Basketball superstar, Kobe: a practicing Catholic!

Basketball superstar, Kobe: a practicing Catholic!

The sudden death of Sports superstar Kobe Bryant in a is being mourned the world over, and specially by Catholics who knew him as a good man.

Hours before he died (Sunday Jan 26), basketball superstar Kobe Bryant attended Mass at Our Lady Queen of Angels Catholic Church in Newport Beach, California. His parish is now praying for his soul, says a CNA report.

Holy Mass was offered Monday at the parish for the souls of Kobe Bryant, his daughter Gianna, and seven other victims of the Jan. 26 helicopter crash that took their lives, according to NBC 4 Los Angeles.

NBC also reported that parishioners have gathered to pray the rosary for the Bryants, and for the other victims of the crash.

Parishioners said Bryant was a regular part of their parish community.

Heny Russell, an extraordinary minister of Holy Communion at the parish, remembered that Bryant presented a bit of a challenge to her.

“When I give him communion I have to put my arm and feet up like that so I can reach him,” Russell said, demonstrating a stretch on the tip of her toes.

“They are very humble people, you know,” Russell told NBC of her fellow parishioners.

Kobe Bryant, 41, was the father of four. Gianna Bryant, 13, was an upcoming basketball player in her own right, who had said she hoped to play for the University of Connecticut. They were killed Sunday, along with seven other people, while en route via helicopter to a youth basketball tournament.

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Bryant, his wife, and children, are reported to be regular parishioners at Our Lady Queen of Angels Parish.

After his death was announced, Catholics reported their experiences of seeing Bryant at Sunday and weekday Mass in other parts of California, and other parts of the country. Some reported seeing him at Mass in their cities whenever the Los Angeles Lakers, the team for which Bryant played for 20 years, were in town.

Singer Cristina Ballestero posted on Instagram Jan. 26 a story of her encounter with Bryant at Holy Family Cathedral in Orange, California at a weekday Mass.

“As we went up to communion, [Bryant] waited for me to go. If you grew up in the Catholic Church, you understand this is a respectful thing men do in church as a sign of respect to women. He said I have a beautiful voice.”

“His most inspiring trait was his decision to turn to his faith in God and receive God’s mercy and to be a better man after a regretful decision,” Ballestero added.

After Bryant’s death was reported, but before news emerged that his daughter Gianna had also been killed, Los Angeles Archbishop Jose Gomez tweeted his condolences.

Bryant credited his Catholic faith with helping him move past a challenging period in his own life and the life of his family.

In 2003, Bryant was arrested after he was accused of raping a woman in a Colorado hotel room.

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Bryant admitted a sexual encounter with the woman, but denied that he had committed sexual assault. When the allegation became public, Bryant lost sponsors and faced criminal charges, which were eventually dropped.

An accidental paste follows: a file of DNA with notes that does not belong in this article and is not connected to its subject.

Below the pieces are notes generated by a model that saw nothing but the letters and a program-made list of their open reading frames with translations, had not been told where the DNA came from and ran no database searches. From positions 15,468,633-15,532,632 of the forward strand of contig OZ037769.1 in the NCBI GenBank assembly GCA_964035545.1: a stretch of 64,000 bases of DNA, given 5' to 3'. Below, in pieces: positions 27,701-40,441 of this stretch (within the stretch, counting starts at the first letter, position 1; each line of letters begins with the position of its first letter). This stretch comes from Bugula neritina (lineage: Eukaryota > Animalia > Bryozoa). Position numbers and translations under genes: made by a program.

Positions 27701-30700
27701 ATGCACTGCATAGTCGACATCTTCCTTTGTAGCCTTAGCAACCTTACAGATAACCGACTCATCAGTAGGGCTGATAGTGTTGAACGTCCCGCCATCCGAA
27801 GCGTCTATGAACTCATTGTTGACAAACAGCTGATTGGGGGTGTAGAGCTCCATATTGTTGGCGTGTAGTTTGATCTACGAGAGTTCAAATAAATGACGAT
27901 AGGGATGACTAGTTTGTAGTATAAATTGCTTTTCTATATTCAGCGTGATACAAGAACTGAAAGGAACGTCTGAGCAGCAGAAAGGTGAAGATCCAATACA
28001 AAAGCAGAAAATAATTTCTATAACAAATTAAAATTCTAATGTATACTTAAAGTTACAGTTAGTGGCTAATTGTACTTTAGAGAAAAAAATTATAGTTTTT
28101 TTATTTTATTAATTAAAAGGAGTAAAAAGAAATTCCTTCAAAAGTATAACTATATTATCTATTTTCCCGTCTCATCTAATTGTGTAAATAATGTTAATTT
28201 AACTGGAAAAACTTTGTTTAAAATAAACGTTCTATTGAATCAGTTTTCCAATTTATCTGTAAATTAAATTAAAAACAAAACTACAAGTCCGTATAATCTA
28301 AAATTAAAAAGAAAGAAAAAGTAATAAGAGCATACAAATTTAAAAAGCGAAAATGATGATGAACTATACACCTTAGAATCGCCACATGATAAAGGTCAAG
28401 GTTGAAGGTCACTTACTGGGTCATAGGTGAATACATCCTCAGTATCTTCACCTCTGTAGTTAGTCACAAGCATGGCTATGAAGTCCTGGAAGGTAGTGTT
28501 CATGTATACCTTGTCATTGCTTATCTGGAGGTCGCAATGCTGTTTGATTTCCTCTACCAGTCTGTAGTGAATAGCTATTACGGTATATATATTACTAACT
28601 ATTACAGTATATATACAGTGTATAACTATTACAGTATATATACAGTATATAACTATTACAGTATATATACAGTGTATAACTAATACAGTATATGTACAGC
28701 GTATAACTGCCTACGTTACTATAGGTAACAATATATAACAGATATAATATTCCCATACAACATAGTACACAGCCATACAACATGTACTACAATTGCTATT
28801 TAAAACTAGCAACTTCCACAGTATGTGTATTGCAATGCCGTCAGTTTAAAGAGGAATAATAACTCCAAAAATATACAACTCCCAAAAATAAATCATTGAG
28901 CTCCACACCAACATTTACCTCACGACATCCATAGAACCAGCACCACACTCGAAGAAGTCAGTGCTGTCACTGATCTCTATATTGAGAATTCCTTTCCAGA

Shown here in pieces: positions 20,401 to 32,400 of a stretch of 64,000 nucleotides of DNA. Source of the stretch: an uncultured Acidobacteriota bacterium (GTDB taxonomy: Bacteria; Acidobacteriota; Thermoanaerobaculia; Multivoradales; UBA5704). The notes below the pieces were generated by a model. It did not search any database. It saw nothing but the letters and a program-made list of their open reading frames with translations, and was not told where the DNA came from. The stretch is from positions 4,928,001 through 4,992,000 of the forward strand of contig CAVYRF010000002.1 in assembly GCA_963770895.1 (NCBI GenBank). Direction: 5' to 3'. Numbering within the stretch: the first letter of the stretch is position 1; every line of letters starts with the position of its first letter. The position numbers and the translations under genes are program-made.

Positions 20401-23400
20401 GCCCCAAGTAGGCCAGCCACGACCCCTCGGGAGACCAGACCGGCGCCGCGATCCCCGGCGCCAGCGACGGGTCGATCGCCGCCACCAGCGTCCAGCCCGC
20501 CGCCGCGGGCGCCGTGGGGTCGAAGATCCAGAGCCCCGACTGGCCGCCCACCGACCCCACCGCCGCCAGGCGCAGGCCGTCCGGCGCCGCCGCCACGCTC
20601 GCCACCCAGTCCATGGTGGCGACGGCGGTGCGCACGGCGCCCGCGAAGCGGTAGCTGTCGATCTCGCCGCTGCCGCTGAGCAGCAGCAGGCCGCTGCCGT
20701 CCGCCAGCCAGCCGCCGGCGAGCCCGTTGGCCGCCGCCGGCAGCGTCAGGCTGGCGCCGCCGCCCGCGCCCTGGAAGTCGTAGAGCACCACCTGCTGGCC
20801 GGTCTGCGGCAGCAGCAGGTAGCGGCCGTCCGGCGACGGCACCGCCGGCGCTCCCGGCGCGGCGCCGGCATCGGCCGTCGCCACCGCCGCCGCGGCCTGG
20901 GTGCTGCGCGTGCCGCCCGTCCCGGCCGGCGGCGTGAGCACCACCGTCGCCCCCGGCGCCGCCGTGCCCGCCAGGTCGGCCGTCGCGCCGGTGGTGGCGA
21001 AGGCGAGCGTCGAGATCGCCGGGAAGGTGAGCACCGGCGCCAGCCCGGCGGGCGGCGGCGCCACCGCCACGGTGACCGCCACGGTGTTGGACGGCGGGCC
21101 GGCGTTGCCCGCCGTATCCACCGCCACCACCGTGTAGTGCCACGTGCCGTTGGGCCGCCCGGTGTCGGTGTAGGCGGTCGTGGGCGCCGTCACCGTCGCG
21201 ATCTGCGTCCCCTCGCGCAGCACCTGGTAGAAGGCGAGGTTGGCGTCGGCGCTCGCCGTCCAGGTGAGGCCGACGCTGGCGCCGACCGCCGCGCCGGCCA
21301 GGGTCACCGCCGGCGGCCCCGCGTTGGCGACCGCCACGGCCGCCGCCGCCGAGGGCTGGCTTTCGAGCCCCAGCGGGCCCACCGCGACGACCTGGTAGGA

Bryant issued an apology to his accuser, with whom he also reached a settlement in a civil lawsuit.

“Although I truly believe this encounter between us was consensual, I recognize now that she did not and does not view this incident the same way I did. After months of reviewing discovery, listening to her attorney, and even her testimony in person, I now understand how she feels that she did not consent to this encounter,” Bryant said in his 2004 apology.

In 2015, the basketball player told GQ that after the matter was resolved, he decided to shed some superficiality he felt he had built up in his public persona.

“What I came to understand, coming out of Colorado, is that I had to be me, in the place where I was at that moment.”

Bryant said it was a priest who helped him to make some important personal realizations during the ordeal.

Describing his fear of being sent to prison for a crime he believed he had not committed, Bryant told GQ that “The one thing that really helped me during that process—I’m Catholic, I grew up Catholic, my kids are Catholic—was talking to a priest.”

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“It was actually kind of funny: He looks at me and says, ’Did you do it?’ And I say, ’Of course not.’ Then he asks, ’Do you have a good lawyer?’ And I’m like, ’Uh, yeah, he’s phenomenal.’ So then he just said, ’Let it go. Move on. God’s not going to give you anything you can’t handle, and it’s in his hands now. This is something you can’t control. So let it go.’ And that was the turning point,” Bryant said.

Bryant’s Catholic faith is also reported to have helped the basketball superstar renew his marriage. His wife Vanessa filed for divorce in 2011.

But Bryant said he decided not to give up on his marriage, and two years later, his wife withdrew her divorce petition.

“I’m not going to say our marriage is perfect, by any stretch of the imagination,” Bryant told GQ in 2015.

“We still fight, just like every married couple. But you know, my reputation as an athlete is that I’m extremely determined, and that I will work my ass off. How could I do that in my professional life if I wasn’t like that in my personal life, when it affects my kids? It wouldn’t make any sense.”

Bryant’s longtime teammate and sometime rival, Shaquille O’Neal, tweeted Sunday that Bryant was “a family man.”

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